Monday 17 March 2003

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I didn't wake up until 0730 - nearly 13 hours of sleep. It's at least partly the shutters on the windows - you can see light around the edges, but they don't let any in.

The hotel gives us breakfast - all bread products, but it's free.

After breakfast we visited the San Marco Basilica. I found it astonishingly ugly on the inside (no photos allowed). The floor is gorgeous - a hugely varied array of fine tile work, most geometric, some animals (including gryphons). But the ceilings ... an incredible amount of gold leaf, black lettering, religious paintings. Catherine's comment was "Very Byzantine."

We visited the hotel for a restroom break, then found a bank to exchange a big chunk of money. From there we went on to the Rialto market. Lots of fruit and veg, a little meat and cheese. No fish, which I wanted to photograph (it turned out that was closed on Mondays). Through the difficult-to-navigate San Polo sestiere and over the Scalzi Bridge (by the gorgeous Scalzi church facade) on to Gam Gam, where we had lunch.

Gam Gam is an Israeli place in Cannaregio recommended by the guidebook. A little more expensive than we wanted. The proprietor there (who wears a yamulke) had an irritating habit of whistling out of tune, out of time, and loudly along with every pop song on the radio.

The "Israeli Platter" was a very tasty sampler, the spicy fish on cous cous was decidedly unimpressive.

After lunch we wandered around Cannaregio. First to the train station (my curiousity) which has nothing to recommend it but strikes me as being both usable and clean. It does have a very large (by Venetian standards) plaza on the Grand Canal, and it was nice to sit on the steps in the sun.

Catherine has some friends nearby in Italy, so we did a 15 minute €2.50 stint in an internet cafe. They want to meet, so she said "call us" and gave the hotel number.

We had some gelato, which was cheap and excellent. My first inclination was to think we were lucky, but the prices are the same everywhere and I'd guess the quality is pretty uniform.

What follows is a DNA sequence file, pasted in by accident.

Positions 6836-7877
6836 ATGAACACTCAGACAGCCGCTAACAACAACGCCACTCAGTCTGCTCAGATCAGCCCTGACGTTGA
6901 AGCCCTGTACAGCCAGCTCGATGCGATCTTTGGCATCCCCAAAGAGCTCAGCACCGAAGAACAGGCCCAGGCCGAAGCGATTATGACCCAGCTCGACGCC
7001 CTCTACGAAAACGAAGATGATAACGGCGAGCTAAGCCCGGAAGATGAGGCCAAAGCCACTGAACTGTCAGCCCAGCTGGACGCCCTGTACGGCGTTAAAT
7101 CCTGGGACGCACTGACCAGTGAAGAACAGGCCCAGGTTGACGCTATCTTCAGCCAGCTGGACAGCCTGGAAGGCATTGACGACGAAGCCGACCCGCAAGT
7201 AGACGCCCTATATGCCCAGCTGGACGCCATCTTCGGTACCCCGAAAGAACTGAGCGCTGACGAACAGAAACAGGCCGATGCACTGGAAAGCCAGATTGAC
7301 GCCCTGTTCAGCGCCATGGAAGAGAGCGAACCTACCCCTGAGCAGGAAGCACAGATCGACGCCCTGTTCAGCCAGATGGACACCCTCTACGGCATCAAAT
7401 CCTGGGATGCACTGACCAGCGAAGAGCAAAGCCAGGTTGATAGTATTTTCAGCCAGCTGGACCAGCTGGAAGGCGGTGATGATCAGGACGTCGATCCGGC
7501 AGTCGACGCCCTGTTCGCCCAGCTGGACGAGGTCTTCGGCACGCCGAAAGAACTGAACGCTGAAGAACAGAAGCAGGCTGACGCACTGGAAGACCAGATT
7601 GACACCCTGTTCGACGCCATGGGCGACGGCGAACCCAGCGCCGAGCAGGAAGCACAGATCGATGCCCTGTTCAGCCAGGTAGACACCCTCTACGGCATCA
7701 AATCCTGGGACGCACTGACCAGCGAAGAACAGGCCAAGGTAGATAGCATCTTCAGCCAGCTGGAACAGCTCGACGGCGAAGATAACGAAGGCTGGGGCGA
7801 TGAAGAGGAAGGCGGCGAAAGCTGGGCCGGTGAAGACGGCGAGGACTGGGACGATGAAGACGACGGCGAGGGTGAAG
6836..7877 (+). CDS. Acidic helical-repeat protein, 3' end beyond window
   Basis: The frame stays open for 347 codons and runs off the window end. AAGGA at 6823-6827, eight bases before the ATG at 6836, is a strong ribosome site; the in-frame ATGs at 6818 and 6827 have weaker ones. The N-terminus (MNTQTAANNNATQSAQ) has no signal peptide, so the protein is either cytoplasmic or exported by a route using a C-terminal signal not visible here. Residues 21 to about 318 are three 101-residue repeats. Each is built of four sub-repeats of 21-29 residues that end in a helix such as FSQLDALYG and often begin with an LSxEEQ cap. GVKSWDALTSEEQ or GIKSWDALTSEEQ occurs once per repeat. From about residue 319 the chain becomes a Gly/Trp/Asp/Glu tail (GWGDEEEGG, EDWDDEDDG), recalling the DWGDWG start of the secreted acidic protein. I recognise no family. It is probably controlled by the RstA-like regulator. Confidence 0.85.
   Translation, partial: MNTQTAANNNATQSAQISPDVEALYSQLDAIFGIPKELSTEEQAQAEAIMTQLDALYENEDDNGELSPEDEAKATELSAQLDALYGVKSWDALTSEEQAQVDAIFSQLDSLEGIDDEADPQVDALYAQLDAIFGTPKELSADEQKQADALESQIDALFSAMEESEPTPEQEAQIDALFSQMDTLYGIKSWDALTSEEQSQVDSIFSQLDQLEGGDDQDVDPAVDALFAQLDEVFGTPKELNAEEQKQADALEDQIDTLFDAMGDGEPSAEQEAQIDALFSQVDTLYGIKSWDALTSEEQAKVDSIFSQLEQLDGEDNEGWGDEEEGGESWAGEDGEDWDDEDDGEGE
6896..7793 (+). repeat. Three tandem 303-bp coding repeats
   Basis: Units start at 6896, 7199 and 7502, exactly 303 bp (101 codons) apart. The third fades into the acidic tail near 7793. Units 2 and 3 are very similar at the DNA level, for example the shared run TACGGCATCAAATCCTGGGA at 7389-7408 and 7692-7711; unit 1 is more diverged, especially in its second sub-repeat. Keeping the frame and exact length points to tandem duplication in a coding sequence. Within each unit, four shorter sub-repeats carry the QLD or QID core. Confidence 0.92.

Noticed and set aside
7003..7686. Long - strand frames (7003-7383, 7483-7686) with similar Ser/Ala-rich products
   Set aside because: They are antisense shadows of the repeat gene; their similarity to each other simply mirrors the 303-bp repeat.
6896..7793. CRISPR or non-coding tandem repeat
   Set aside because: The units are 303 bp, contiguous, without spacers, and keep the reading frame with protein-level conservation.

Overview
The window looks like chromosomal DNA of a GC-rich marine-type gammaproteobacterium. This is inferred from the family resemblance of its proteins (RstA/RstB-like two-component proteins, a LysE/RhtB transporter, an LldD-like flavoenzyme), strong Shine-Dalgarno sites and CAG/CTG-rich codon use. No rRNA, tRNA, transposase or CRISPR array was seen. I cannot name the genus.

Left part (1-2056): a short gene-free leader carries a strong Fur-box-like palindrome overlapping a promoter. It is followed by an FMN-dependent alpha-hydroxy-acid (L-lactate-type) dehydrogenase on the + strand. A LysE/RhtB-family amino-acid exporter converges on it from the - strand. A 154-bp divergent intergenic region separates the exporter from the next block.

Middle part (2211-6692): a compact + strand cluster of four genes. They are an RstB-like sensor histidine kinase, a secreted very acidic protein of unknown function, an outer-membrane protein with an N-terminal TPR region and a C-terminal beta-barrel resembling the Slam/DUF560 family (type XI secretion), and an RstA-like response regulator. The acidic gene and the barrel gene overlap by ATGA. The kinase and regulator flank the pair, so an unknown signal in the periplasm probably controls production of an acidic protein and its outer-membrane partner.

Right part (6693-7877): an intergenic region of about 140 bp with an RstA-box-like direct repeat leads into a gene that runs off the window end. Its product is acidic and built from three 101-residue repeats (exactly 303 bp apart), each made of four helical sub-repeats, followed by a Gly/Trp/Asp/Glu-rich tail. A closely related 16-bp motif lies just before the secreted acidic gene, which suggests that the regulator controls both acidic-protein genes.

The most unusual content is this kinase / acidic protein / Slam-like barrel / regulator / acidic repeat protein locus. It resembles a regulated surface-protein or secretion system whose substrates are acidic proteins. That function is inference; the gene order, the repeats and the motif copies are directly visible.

We missed Scalzi church as it's closed from 1200-1600. We visited San Geremia, which the guidebook didn't like but I did.

Then back along Rio Terra San Leonardo, Rio Terra Maddalena, and Strada Nova. Like other major avenues, they were cluttered with tourists, but I liked the area. It's obvious from the stores that residents actually shop there - clothes, supermarkets, beds ... And I liked the area just because the streets are fairly straight. Catherine enjoyed the maze-like qualities of our trip across San Polo in the morning, but I was more irritated than amused.

On the way back, just across the canal from San Geremia, we stopped in a very small bar (which also sold gelato and sandwiches) and bought a glass of grappa. The choices were white or yellow, and I chose the latter since it was described as slightly sweeter. I think it's about 30% alcohol. I said to Catherine it was like a cross between a whisky and a liquer. I think it's made from wine, but it's much thicker, slightly syrupy. Catherine loved it, but I was indifferent. I might have liked the drier one better. He had waved the bottle at us, and we saw it at a grocery store later. I noticed the label said "Aqua Vita," not grappa. And also that it was €18, more than several of the grappas. Are they the same? Interestingly, it was served in a small fluted glass poured to hold more than twice your average "shot," and he charged us €1.80 - a very good deal by North American standards. The guidebook says an "ombra" is the way to drink wine here - small cheap glasses.

We relocated to Al Vecio Penasa in Castello - a small bar recommended in the guide book. And we're drinking Prosecco (light, sparkling white) and Toser Raboso (red, not very strong in flavour either, sparkling). Catherine really likes the Raboso. I don't know that I've ever encountered a sparkling red before.

Now I have a white grappa. That was funny - I asked the Indian-looking bartender if he drank grappa, and he said "Yes - grappa, local drink." I said "yes, but do you drink it?" "Oh, no. I don't like it." Pause. "I don't like alcohol." I said "Does he drink it?" indicating the other equally young (but probably Italian) bartender. They chattered in Italian and pulled in the young woman at the bar. Another yellow was recommended, but I took the drier white - and I do like it better. As he said, not as much flavour (as we know, I usually prefer strong flavours) but very nice - Conte di Cavour Grappa Bianco. Apparently the yellow is aged longer.

Gah! They gave us a small sample of their yellow grappa (different from the one we had previously - this is Moscato) which Catherine liked and I really disliked. There was a flavour to it that I found quite unpleasant. But true to the guide, "friendly staff."

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by giles